WASHINGTON: A sprawling Democratic bill expanding health, education and other benefits for veterans easily cleared an early Senate hurdle on Tuesday. But the election-year measure still faces an uncertain fate as Republicans battle to make it smaller and find ways to pay for it.
By a 99-0 vote, senators agreed to begin debating the legislation, which sponsor Sen. Bernie Sanders, chairman of the Senate Veterans Affairs Committee, says would cost $21 billion over the coming decade. That opened the door to what is likely to be days of GOP efforts to pare it down and lessen its impact on budget deficits.
By the time the Senate reaches a final showdown vote, the bill could confront GOP lawmakers with an uncomfortable campaign-season test over curbing spending for the nation’s 22 million veterans and their families. Most veterans groups support the legislation, and the voting bloc they represent is a potent one that both parties usually try to avoid offending.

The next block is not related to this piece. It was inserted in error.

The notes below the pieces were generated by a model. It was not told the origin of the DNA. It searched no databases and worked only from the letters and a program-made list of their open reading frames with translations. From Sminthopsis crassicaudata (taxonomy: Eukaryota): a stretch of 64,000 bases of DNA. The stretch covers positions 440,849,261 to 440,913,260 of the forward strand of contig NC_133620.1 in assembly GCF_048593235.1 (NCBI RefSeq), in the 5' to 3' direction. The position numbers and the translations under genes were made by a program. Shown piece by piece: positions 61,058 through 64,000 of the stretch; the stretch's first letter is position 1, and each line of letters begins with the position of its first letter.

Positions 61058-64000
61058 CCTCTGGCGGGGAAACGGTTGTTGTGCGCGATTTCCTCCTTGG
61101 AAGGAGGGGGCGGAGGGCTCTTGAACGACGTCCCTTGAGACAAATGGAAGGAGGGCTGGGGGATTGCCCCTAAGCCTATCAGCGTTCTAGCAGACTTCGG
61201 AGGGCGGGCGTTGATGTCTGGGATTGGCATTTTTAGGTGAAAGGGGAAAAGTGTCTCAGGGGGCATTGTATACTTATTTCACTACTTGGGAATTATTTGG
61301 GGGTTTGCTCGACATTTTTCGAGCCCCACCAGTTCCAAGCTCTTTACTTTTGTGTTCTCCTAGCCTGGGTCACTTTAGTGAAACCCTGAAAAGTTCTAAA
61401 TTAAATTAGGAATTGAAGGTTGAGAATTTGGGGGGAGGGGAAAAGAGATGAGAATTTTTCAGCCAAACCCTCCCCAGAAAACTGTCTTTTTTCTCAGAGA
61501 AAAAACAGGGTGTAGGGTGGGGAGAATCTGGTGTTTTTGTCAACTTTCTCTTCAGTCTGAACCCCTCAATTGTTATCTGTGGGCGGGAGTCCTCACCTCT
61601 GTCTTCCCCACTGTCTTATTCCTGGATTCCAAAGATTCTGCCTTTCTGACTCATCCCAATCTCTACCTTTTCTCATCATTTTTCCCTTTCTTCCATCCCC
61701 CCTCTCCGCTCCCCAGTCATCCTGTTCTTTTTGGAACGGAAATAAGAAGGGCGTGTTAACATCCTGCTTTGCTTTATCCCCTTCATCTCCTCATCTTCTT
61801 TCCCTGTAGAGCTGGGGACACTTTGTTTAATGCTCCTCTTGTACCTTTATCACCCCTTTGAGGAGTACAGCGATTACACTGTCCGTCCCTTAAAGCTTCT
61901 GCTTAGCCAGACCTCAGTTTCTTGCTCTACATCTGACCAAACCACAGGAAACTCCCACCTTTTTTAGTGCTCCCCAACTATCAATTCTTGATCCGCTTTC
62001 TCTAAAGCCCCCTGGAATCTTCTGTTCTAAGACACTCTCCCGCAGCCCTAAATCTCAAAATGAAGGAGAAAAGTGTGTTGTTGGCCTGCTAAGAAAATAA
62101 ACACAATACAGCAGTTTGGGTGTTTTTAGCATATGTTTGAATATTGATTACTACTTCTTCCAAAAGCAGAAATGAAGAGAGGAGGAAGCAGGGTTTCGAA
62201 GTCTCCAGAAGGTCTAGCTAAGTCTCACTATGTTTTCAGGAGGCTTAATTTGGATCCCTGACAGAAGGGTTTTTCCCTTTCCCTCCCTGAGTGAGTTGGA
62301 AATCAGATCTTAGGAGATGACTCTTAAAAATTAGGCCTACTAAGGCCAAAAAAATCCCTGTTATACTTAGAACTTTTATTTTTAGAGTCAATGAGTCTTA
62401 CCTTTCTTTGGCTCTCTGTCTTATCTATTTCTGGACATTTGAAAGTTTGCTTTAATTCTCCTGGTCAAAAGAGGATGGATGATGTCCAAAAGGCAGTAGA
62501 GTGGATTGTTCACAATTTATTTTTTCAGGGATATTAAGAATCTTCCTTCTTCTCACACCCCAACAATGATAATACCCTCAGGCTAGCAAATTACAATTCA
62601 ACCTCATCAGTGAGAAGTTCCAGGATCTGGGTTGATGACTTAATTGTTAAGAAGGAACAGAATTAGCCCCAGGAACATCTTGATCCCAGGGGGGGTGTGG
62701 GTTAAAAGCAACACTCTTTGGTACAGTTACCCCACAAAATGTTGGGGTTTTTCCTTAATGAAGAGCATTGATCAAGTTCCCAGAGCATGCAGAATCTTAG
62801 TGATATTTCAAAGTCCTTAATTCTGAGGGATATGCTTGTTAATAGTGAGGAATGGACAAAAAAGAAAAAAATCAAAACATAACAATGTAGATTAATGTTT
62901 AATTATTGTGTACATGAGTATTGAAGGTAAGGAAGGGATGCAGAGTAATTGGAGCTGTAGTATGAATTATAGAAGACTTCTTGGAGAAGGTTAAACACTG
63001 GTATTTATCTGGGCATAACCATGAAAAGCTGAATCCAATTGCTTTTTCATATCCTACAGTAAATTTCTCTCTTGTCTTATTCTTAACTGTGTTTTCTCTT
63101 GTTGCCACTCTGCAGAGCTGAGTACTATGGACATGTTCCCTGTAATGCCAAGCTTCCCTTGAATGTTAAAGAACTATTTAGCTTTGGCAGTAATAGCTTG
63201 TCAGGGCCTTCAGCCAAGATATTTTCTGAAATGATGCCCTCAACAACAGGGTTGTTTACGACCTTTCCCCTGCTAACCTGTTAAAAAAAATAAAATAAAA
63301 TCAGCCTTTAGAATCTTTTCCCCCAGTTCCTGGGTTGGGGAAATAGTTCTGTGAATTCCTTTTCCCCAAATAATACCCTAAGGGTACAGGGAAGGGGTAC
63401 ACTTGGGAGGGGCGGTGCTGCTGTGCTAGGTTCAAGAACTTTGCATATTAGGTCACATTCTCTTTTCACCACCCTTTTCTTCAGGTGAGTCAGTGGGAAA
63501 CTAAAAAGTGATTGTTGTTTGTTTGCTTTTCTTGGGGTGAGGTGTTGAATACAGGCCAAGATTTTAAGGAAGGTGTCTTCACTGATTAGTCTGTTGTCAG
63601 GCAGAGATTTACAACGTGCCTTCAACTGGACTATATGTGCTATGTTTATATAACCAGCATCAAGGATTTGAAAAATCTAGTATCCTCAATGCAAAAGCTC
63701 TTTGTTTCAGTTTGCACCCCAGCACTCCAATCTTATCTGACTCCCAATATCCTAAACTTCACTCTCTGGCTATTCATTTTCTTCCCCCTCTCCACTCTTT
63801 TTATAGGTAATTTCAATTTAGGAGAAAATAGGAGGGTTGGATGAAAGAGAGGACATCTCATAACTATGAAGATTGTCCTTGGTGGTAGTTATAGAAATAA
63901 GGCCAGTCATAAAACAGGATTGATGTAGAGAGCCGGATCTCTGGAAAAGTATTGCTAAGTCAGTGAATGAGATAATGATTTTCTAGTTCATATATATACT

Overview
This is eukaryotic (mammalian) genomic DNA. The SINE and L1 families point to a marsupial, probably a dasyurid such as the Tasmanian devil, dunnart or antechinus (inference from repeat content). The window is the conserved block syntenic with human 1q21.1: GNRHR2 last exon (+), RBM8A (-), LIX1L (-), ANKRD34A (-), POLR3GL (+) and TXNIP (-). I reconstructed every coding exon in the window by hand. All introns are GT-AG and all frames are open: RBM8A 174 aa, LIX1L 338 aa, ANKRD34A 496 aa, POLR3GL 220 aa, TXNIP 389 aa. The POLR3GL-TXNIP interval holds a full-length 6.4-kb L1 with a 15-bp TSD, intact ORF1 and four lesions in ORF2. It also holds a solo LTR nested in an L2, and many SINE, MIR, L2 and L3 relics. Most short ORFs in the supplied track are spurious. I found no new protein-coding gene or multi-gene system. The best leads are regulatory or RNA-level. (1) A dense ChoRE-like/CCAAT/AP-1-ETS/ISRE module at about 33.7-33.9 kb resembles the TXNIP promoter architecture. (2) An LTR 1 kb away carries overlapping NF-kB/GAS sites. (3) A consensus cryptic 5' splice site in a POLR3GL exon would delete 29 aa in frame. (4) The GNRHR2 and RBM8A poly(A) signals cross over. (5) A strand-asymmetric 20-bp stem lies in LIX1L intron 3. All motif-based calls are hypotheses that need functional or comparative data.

Some Republicans consider Sanders’ legislation an election-year ploy aimed at forcing them to take embarrassing votes. They say the measure is too expensive and would provide so many new benefits that it would clog up a system already overburdened with veterans seeking health care and other benefits.
Sen. Richard Burr of North Carolina, top Republican on the Veterans panel, said it was irresponsible “to talk about dumping more people on a broken system, to talk about asking those who’ve already waited so long to wait longer because of our actions.”
The House has approved some of the benefit improvements in Sanders’ bill, but Republicans who run that chamber say they oppose parts of the Senate bill and want better ways of financing it.